The paper is organized as follows. In Sect. 2 we review the SCTS and discuss different approaches used to implement this model numerically. In Sect. 3 we discuss the further modifications of the SCTS model: the semiclassical two-step model with quantum input and the SCTS model accounting for the preexponential factor of the semiclassical propagator. In Sect. 4 we briefly review applications of the SCTS model to the strong-field photoelectron holography. The application of the SCTS to the study of the multielectron polarization effects in the ATI are discussed in Sect. 5. In Sect. 6 we review the usage of the SCTS model to describe the strong-field ionization of the H\(_2\) molecule. The conclusions of this colloquia paper are given in Sect. 7.

## 2 Semiclassical two-step model

### 2.1 Formulation of the semiclassical two-step model

As any semiclassical model, the electron trajectory in SCTS is calculated using classical equation of motion:

where \(\mathbf {F}\left( t\right) \) is the laser field and \(V\left( \mathbf {r},t\right) \) is the ionic potential. In order to find the trajectory from Eq. (1), we need to specify the initial conditions, i.e., the initial velocity of the departing electron and the starting point. In the original version of the SCTS model it is assumed that the electron starts with zero initial velocity along the laser field \(v_{0,z}=0\), but it can have a nonzero initial velocity \(v_{0,\perp }\) in the perpendicular direction. We note that the application of the SFA to describe the electron motion under the potential barrier leads to a nonzero initial longitudinal velocity \(v_{0,z}\ne 0\). The effect of the nonzero \(v_{0,z}\) will be discussed later. Let us first assume that the interaction of the ionized electron with the ion is modelled by the Coulomb potential. Then the starting point of the trajectory, i.e., the tunnel exit point, can be obtained using the separation of the static tunneling problem in parabolic coordinates. For the static field polarized along the *z*-axis we define the parabolic coordinates as \(\xi =r+z\), \(\eta =r-z\), and \(\varphi ={{\,\mathrm{arctan}\,}}\left( y/x\right) \) and find the tunnel exit coordinate \(\eta _{e}\) from the following equation:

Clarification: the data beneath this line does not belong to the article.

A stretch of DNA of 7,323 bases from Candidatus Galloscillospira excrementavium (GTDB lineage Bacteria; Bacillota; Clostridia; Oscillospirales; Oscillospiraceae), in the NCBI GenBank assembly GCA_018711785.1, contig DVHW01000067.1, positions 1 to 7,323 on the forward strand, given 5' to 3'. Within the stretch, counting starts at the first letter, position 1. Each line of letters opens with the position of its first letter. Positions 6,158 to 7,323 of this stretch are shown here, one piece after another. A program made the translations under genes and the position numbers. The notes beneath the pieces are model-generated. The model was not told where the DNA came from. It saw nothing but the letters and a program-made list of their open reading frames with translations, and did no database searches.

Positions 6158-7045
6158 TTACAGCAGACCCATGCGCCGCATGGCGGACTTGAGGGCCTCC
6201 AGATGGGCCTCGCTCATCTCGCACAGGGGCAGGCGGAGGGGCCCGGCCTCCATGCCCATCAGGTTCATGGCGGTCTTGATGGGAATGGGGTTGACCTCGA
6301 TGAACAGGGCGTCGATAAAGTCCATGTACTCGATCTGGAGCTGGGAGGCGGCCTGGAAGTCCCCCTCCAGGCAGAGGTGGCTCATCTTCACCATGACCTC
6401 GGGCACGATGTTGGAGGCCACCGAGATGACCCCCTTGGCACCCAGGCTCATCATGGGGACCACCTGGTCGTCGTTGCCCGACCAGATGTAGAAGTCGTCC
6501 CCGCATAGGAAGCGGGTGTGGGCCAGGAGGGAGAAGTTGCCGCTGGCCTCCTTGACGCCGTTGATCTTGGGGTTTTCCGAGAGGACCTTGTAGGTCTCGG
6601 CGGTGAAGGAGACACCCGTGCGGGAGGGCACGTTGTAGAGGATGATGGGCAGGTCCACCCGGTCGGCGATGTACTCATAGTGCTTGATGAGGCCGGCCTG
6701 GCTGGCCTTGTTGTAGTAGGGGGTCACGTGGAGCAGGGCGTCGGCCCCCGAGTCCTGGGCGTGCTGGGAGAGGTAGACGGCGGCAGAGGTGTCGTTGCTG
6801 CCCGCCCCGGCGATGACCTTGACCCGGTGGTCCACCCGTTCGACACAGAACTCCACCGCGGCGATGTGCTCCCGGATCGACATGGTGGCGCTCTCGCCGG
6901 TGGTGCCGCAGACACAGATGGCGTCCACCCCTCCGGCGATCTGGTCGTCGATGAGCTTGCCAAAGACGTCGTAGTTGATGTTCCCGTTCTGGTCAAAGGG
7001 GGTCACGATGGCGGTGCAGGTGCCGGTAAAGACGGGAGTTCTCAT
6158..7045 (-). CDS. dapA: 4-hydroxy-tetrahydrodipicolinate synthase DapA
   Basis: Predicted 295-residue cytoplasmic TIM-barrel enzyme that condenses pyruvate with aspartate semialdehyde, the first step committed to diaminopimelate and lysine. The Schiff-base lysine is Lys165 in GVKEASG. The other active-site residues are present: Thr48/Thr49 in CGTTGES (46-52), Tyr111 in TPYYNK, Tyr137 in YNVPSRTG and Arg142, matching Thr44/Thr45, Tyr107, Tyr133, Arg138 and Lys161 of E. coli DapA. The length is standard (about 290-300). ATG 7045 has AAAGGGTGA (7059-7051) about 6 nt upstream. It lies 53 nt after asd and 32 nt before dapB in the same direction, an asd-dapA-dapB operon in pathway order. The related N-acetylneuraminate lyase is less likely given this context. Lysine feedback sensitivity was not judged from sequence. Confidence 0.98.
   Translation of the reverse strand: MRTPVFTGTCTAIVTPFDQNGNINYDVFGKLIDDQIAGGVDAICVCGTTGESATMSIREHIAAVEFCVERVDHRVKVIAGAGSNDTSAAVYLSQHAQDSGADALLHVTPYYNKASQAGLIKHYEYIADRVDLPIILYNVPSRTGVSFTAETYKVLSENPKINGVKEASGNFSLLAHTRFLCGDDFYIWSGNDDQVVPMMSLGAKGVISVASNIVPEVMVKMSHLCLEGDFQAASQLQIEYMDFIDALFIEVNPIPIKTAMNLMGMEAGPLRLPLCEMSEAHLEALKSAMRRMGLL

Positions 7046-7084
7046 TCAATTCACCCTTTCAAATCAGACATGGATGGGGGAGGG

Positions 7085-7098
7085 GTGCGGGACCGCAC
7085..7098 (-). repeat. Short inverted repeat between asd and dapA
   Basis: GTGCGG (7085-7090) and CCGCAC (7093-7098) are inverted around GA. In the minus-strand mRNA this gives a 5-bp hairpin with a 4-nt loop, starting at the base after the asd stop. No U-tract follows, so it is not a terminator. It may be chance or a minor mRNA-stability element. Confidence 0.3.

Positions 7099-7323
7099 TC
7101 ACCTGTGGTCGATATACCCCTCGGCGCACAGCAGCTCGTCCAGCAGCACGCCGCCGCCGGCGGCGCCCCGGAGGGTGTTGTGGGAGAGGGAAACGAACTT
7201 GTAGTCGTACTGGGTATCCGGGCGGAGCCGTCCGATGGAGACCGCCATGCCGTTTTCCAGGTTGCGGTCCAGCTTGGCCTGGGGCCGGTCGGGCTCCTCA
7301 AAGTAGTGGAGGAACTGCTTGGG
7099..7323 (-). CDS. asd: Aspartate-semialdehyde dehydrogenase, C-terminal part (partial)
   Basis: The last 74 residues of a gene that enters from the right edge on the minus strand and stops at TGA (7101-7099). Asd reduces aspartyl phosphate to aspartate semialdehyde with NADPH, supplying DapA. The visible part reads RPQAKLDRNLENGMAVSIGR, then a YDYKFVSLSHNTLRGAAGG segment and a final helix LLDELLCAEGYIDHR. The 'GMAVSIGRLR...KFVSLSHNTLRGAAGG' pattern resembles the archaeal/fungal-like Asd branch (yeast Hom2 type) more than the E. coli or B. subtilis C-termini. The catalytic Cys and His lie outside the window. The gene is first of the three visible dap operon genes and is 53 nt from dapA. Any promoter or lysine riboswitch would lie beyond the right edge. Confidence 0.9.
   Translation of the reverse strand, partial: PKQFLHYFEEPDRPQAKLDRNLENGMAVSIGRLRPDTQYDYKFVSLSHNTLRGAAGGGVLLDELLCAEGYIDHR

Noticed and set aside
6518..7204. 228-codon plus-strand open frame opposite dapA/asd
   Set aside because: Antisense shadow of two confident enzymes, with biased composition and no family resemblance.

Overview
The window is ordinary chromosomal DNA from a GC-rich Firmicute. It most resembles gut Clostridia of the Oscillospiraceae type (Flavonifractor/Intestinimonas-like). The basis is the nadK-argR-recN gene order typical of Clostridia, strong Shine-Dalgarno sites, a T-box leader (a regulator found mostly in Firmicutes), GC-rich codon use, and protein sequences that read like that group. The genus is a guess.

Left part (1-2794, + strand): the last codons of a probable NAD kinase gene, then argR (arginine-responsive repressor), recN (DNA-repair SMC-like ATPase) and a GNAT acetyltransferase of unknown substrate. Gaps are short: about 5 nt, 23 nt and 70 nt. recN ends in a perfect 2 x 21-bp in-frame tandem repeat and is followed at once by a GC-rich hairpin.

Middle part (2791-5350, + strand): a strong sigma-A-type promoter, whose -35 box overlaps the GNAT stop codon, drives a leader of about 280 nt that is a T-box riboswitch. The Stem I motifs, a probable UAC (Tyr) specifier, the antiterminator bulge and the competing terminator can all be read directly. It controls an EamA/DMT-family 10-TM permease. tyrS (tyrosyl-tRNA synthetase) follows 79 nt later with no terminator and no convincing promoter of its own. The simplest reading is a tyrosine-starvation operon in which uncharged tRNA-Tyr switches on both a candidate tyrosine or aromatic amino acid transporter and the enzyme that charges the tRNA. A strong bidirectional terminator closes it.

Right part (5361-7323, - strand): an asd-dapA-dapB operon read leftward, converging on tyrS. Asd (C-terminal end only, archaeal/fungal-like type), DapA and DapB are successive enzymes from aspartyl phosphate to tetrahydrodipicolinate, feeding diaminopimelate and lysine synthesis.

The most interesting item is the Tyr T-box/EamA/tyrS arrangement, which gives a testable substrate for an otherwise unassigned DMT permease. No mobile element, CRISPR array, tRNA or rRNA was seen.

Here *m* is the magnetic quantum number of the initial state, \(I_p\left( F\right) \) is the Stark-shifted ionization potential, and

The tunnel exit point is given by \(z_{e}=-\eta _{e}/2\). In the general case, the ionization potential \(I_p\left( F\right) \) in Eq. (2) is given by

Here \(I_p\left( 0\right) \) is the ionization potential in the absence of the field, and \(\mathbf {\mu }_{N, I}\) and \(\alpha _{N, I}\) are the dipole moments and static polarizabilities, respectively. The index *N* refers to the neutral atom (molecule), and the index *I* stands for its ion. We note that for atom the term linear with respect to *F* is absent in Eq. (4). The static field *F* in Eqs. (2), (3), and (4) should be replaced by the instantaneous value of the laser field at the time of ionization \(t_0\).

The instants of ionization and the initial transverse velocities are distributed in accord with the static ionization rate [71]:

where \(\kappa =\sqrt{2I_{p}}\). Following the original formulation of the SCTS model we omit the preexponential factor in Eq. (5). For atoms it only slightly affects the shape of the electron momentum distributions.

After the laser pulse terminates an electron moves in the Coulomb field only. If the electron energy at the time \(t=t_{f}\) at which the laser pulse terminates is negative \(E<0\), the electron moves along the elliptical orbit, and it should be treated as captured into a Rydberg state [72, 73]. The corresponding process is often referred to as frustrated tunnel ionization, see, e.g., Refs. [74,75,76,77]. It is clear that the trajectories with \(E<0\) should be excluded from consideration, if we are interested in ionized electrons. The latter obviously correspond to the hyperbolic trajectories (\(E>0\)). The asymptotic momentum \(\mathbf {k}\) of the electron is determined by its position \(\mathbf {r}\left( t_f\right) \) and momentum \(\mathbf {p}\left( t_f\right) \) at the time \(t=t_f\):

see Refs. [73, 78]. In Eq. (6) \(\mathbf {L}=\mathbf {r}\left( t_f\right) \times \mathbf {p}\left( t_f\right) \) and \(\mathbf {a}=\mathbf {p}\left( t_f\right) \times \mathbf {L}-Z\mathbf {r}\left( t_f\right) /r\left( t_f\right) \) are the angular momentum and the Runge-Lenz vector, respectively. The magnitude of the momentum *k* is determined by the energy conservation:

The key ingredient of the SCTS model is the expression for the phase associated with every trajectory. This phase corresponds to the phase of the matrix element of the semiclassical propagator \(U_{SC}\left( t_2,t_1\right) \) between the initial state at time \(t_1\) and the final state at time \(t_2\) [79,80,81] (for a text-book treatment see Refs. [82, 83]). Depending on the variables used to describe the initial and final states there exist four equivalent forms of the semiclassical propagator \(U_{SC}\):